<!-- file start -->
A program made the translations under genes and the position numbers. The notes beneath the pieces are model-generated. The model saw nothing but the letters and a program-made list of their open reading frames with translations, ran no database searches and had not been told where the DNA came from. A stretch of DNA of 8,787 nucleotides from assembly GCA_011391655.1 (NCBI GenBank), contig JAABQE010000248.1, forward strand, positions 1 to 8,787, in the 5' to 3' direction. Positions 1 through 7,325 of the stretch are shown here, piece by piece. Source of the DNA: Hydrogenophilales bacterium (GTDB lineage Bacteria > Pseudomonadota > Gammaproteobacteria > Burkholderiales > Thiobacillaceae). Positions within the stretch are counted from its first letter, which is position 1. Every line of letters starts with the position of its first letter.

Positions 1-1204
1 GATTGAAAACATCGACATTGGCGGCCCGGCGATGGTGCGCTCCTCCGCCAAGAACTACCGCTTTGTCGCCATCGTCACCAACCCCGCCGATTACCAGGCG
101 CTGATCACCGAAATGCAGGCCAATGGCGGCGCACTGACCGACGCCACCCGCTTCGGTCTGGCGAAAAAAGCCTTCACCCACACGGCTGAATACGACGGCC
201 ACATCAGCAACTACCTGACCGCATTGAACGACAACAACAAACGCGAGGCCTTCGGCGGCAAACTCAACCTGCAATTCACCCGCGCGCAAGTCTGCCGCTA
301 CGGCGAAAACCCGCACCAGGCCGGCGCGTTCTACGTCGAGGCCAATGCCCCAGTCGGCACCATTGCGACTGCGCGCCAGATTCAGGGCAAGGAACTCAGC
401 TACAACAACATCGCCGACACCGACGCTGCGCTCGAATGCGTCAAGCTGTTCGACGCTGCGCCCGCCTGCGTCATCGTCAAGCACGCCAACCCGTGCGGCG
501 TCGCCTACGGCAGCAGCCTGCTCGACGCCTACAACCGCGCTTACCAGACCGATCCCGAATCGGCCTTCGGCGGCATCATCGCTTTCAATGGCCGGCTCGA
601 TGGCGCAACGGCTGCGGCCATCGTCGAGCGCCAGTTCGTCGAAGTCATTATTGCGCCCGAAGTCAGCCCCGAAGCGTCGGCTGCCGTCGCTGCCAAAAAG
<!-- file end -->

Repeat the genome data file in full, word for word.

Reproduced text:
A program made the translations under genes and the position numbers. The notes beneath the pieces are model-generated. The model saw nothing but the letters and a program-made list of their open reading frames with translations, ran no database searches and had not been told where the DNA came from. A stretch of DNA of 8,787 nucleotides from assembly GCA_011391655.1 (NCBI GenBank), contig JAABQE010000248.1, forward strand, positions 1 to 8,787, in the 5' to 3' direction. Positions 1 through 7,325 of the stretch are shown here, piece by piece. Source of the DNA: Hydrogenophilales bacterium (GTDB lineage Bacteria > Pseudomonadota > Gammaproteobacteria > Burkholderiales > Thiobacillaceae). Positions within the stretch are counted from its first letter, which is position 1. Every line of letters starts with the position of its first letter.

Positions 1-1204
1 GATTGAAAACATCGACATTGGCGGCCCGGCGATGGTGCGCTCCTCCGCCAAGAACTACCGCTTTGTCGCCATCGTCACCAACCCCGCCGATTACCAGGCG
101 CTGATCACCGAAATGCAGGCCAATGGCGGCGCACTGACCGACGCCACCCGCTTCGGTCTGGCGAAAAAAGCCTTCACCCACACGGCTGAATACGACGGCC
201 ACATCAGCAACTACCTGACCGCATTGAACGACAACAACAAACGCGAGGCCTTCGGCGGCAAACTCAACCTGCAATTCACCCGCGCGCAAGTCTGCCGCTA
301 CGGCGAAAACCCGCACCAGGCCGGCGCGTTCTACGTCGAGGCCAATGCCCCAGTCGGCACCATTGCGACTGCGCGCCAGATTCAGGGCAAGGAACTCAGC
401 TACAACAACATCGCCGACACCGACGCTGCGCTCGAATGCGTCAAGCTGTTCGACGCTGCGCCCGCCTGCGTCATCGTCAAGCACGCCAACCCGTGCGGCG
501 TCGCCTACGGCAGCAGCCTGCTCGACGCCTACAACCGCGCTTACCAGACCGATCCCGAATCGGCCTTCGGCGGCATCATCGCTTTCAATGGCCGGCTCGA
601 TGGCGCAACGGCTGCGGCCATCGTCGAGCGCCAGTTCGTCGAAGTCATTATTGCGCCCGAAGTCAGCCCCGAAGCGTCGGCTGCCGTCGCTGCCAAAAAG